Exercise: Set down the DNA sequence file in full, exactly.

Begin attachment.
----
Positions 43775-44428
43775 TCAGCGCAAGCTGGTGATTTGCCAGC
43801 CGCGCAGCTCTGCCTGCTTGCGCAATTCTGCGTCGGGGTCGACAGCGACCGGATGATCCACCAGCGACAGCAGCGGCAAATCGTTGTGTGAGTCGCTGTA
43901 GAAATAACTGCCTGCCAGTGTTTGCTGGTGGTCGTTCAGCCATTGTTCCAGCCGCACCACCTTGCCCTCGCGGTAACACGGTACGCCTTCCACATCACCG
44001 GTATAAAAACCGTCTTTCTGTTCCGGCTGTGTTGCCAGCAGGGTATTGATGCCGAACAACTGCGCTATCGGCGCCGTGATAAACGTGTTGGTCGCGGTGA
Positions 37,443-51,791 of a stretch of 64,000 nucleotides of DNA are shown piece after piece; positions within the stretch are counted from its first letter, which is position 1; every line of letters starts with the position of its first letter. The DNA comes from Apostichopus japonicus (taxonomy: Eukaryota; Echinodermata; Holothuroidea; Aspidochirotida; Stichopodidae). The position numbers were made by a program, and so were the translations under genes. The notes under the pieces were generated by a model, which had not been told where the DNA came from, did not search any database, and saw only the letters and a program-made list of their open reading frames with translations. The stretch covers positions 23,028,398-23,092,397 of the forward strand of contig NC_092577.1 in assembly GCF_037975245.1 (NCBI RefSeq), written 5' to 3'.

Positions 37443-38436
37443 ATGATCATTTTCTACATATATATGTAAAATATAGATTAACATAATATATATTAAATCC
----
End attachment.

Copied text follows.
Positions 43775-44428
43775 TCAGCGCAAGCTGGTGATTTGCCAGC
43801 CGCGCAGCTCTGCCTGCTTGCGCAATTCTGCGTCGGGGTCGACAGCGACCGGATGATCCACCAGCGACAGCAGCGGCAAATCGTTGTGTGAGTCGCTGTA
43901 GAAATAACTGCCTGCCAGTGTTTGCTGGTGGTCGTTCAGCCATTGTTCCAGCCGCACCACCTTGCCCTCGCGGTAACACGGTACGCCTTCCACATCACCG
44001 GTATAAAAACCGTCTTTCTGTTCCGGCTGTGTTGCCAGCAGGGTATTGATGCCGAACAACTGCGCTATCGGCGCCGTGATAAACGTGTTGGTCGCGGTGA
Positions 37,443-51,791 of a stretch of 64,000 nucleotides of DNA are shown piece after piece; positions within the stretch are counted from its first letter, which is position 1; every line of letters starts with the position of its first letter. The DNA comes from Apostichopus japonicus (taxonomy: Eukaryota; Echinodermata; Holothuroidea; Aspidochirotida; Stichopodidae). The position numbers were made by a program, and so were the translations under genes. The notes under the pieces were generated by a model, which had not been told where the DNA came from, did not search any database, and saw only the letters and a program-made list of their open reading frames with translations. The stretch covers positions 23,028,398-23,092,397 of the forward strand of contig NC_092577.1 in assembly GCF_037975245.1 (NCBI RefSeq), written 5' to 3'.

Positions 37443-38436
37443 ATGATCATTTTCTACATATATATGTAAAATATAGATTAACATAATATATATTAAATCC